Sometimes the Internet is not really the right place to put personal wishes and in this case, I'm going to violate that personal bond but hold anonymity to those involved and hope that in making the personal public, I might not do actual violence to those bonds.
A very dear friend of mine called me recently to tell me, in a rather round-about way it turned out, that his younger brother was just found dead. Then, in a sort of grotesque echo of that, the brother's son killed himself. My heart breaks for my friend because I have no doubt that he will internalize both of these deaths with the feeling that someway, somehow he played a role in these sad events. In reality, the brother's death was a long time coming and there's nothing that would have stopped it. That snowball has been rolling down the hill for so long I knew the shattering on impact would be dramatic even if I couldn't have imagined that the real drama would be in the loss of another life.
Leaving the nephew aside for a moment, the loss of this brother was, sadly, not a real loss for humanity. He has been an alcoholic, drug-addicted wastrel essentially all his life, a fair amount of which has been spent in custody. Of course in our world this hasn't stopped him from being married a few times and producing a few children that he hasn't been able to support. I wouldn't bother to consider what left him this way apart from the fact that he grew up in a toxic stew of a broken family with a mother who was no mother at all. What matters about this is for my friend to recognize that he grew up in that same stew and he is doing all right - beautiful wife who loves him deeply, a good son and daughter-in-law who brought a beautiful granddaughter into the family not too long ago, a lovely home in the suburbs. His life is not the perfect image he carries in his mind's eye but it is good, better than he will admit, probably.
When we weep for the dead, we cry for what we lose, that our lives have been stripped of being with someone we will never again hold, talk to, laugh with, gain knowledge from, feel the warmth of. In this case, even though there was hurt in his voice, my friend has not lost anything that was not lost long, long ago. In the last several years his brother has done nothing but make demands. Money, a place to live, even (I am not kidding) organ donation. Again, not ask for, demand as in 'you have it and I want it and you're my brother so you should give it to me.' This was a life that had become a black hole for the physical and emotional resources of a family (my friend's mother and sister, not his family per se) that was dysfunctional at best.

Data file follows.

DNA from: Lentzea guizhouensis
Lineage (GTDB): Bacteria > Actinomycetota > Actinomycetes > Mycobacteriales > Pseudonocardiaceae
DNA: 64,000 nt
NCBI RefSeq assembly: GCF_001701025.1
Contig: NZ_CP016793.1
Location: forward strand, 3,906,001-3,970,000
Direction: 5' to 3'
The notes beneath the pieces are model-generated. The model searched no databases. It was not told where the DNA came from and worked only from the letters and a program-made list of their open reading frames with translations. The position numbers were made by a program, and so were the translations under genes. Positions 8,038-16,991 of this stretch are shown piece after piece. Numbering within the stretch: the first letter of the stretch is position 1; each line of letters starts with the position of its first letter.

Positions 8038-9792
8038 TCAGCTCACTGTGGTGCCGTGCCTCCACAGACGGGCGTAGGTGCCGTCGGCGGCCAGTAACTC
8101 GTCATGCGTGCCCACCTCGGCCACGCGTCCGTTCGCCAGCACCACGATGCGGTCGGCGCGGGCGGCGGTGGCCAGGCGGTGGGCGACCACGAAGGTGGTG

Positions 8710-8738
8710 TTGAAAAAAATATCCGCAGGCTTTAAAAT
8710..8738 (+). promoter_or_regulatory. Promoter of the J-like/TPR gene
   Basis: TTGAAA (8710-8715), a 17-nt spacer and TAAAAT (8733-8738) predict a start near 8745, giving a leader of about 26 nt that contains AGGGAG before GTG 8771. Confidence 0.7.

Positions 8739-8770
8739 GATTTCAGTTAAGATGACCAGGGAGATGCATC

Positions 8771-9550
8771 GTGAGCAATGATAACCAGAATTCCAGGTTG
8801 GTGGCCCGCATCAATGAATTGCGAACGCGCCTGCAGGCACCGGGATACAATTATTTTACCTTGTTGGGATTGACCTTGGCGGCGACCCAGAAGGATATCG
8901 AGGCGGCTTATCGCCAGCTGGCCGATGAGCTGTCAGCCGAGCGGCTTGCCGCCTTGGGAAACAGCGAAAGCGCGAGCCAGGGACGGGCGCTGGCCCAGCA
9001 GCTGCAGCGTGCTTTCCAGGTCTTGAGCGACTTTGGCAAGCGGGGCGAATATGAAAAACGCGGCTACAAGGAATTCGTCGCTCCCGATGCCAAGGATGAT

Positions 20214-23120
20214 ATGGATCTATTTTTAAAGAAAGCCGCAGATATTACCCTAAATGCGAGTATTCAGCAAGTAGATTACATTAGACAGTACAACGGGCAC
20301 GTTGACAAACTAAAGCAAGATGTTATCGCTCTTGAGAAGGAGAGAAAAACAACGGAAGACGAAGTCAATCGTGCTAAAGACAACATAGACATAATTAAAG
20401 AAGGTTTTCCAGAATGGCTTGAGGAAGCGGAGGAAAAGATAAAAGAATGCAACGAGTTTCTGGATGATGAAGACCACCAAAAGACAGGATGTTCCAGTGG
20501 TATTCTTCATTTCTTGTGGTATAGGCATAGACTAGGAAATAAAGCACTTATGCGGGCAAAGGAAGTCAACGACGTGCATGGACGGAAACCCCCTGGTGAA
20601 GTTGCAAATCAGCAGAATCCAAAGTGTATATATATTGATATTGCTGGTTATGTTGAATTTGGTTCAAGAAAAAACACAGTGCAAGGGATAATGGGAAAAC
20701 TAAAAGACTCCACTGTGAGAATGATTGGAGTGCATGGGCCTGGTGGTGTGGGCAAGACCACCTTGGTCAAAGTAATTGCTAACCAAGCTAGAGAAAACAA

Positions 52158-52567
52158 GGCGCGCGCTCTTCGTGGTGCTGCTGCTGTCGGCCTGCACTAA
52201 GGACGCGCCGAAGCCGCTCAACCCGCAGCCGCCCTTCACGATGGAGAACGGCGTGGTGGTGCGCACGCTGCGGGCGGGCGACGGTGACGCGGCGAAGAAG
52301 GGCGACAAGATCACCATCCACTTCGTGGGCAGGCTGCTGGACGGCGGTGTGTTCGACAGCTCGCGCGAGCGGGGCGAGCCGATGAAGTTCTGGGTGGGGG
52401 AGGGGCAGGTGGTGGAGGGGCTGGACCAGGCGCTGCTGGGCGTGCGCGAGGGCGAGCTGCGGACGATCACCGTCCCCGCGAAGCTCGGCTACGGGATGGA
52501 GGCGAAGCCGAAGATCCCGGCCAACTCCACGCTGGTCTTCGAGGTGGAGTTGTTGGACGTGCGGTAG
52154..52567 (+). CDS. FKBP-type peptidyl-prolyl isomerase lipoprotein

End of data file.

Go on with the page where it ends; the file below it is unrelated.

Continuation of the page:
Now as for the nephew, I am at a loss there. I believe the young man (23 years old if I remember correctly) was not long out of jail for attempting to murder his father. Why would one feel the need to take his life after the death of someone he earlier tried and failed to kill? Perhaps the hopelessness of existence opened up before him when he faced the actuality of his father's death. Instead of seeing a blight and a burden on his life lifted, he confronted his life and could only see himself as his father's son which made his going on an impossibility. It takes an almost unimaginable depth of hatred for one's father to lead to suicide when seeing nothing but "I am my father's son" in the mirror. But I imagine, I posit, I do not know. I only met the lad once and were I pressed, I would say he suffered from fetal alcohol syndrome.
Not every life illuminates the world. As sorrowful as the family is, and I don't mean to diminish their sadness, the world will not much miss either of these lives. But I desperately want my friend to understand that the lesson is there for him: You and your sister came out of the same dumpster childhood that broke your brother and then his son. You may not have the life your fondest dreams limn but you have a wonderful one nonetheless. Let him go, hold what you've made of yourself and for yourself dear. And may God bless you. May you and your family find undeserved grace in every day.